The Outsiders

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Darry Curtis Character Analysis

The oldest of the Curtis brothers. Darry is 20, hardworking, and rarely shows his feelings. After the boys' parents died, Darry passed up a college scholarship and took responsibility for raising his younger brothers. Darry has high expectations for Ponyboy, and Ponyboy's occasional failure to meet those expectations causes tension between the brothers. Over the course of the novel, Darry learns how to show Ponyboy that he cares about him.

Darry Curtis Quotes in The Outsiders

The The Outsiders quotes below are all either spoken by Darry Curtis or refer to Darry Curtis. For each quote, you can also see the other characters and themes related to it (each theme is indicated by its own dot and icon, like this one:
Divided Communities Theme Icon
). Note: all page and citation info for the quotes below refers to the Speak edition of The Outsiders published in 2006.
Chapter 1 Quotes
I don't care, I lied to myself, I don't care about [Darry] either. Soda's enough, and I'd have him until I got out of school. I don't care about Darry. But I was still lying and I knew it. I lie to myself all the time. But I never believe me.
Related Characters: Ponyboy Curtis (speaker), Darry Curtis, Sodapop Curtis
Page Number: 18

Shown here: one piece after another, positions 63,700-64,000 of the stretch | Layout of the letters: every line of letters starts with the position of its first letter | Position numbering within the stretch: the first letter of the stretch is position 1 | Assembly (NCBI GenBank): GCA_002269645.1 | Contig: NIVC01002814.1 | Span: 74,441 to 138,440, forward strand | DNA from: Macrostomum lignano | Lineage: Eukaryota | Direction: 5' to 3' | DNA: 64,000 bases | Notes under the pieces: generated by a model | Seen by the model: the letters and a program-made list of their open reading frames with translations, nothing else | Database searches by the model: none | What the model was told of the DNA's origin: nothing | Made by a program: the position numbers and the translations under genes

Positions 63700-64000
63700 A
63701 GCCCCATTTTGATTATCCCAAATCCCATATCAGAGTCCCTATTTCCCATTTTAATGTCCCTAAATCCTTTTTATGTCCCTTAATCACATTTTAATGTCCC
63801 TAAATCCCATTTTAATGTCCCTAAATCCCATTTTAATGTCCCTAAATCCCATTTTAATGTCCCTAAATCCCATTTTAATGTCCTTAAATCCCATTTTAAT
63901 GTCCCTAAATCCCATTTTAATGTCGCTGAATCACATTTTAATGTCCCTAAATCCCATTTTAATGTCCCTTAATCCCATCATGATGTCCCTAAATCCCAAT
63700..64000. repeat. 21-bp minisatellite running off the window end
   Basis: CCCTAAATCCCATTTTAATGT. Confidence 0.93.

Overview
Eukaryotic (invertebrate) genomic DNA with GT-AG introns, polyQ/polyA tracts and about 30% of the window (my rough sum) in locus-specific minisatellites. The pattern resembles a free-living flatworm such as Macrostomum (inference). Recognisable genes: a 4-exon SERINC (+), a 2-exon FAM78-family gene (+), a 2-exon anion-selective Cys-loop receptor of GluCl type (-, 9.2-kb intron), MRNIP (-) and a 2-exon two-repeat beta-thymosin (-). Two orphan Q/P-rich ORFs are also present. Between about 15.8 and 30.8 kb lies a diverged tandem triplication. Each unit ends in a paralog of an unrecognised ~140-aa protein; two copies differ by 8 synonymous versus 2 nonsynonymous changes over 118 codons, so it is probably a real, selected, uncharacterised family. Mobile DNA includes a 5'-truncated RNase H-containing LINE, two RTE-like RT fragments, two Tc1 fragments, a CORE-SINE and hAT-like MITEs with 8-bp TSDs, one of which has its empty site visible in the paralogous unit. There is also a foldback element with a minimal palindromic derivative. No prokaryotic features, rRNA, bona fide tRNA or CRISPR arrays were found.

Explanation and Analysis:

As Ponyboy and his brother Sodapop lay in the bed they share, Soda tells him that he plans on moving out and marrying his girlfriend. Ponyboy asks Soda to stay until he gets out of school so he doesn't have to be left alone with Darry. Soda then explains to Ponyboy that Darry does love him. Darry is only hard on him because he sees Ponyboy's potential; he is considered the smart one in the family, and so he has a future apart from being a Greaser. Darry is simply trying to push Ponyboy to work hard in order to have the life that he was never able to.

During this quote as narrator, Ponyboy acknowledges to the readers that he's lying to himself about Darry's sternness and tough love. He knows how hard it is for Darry to parent his two younger brothers. Darry's hardness and sense of dislike for Ponyboy is one of the many lies Ponyboy tells himself throughout the book to avoid facing the truth. 

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Chapter 6 Quotes
That was [Darry's] silent fear then—of losing another person he loved. I remembered how close he and Dad had been, and I wondered how I could ever have thought him hard and unfeeling. I listened to his heart pounding through his T-shirt and I knew everything was going to be okay now. I had taken the long way around, but I was finally home. To stay.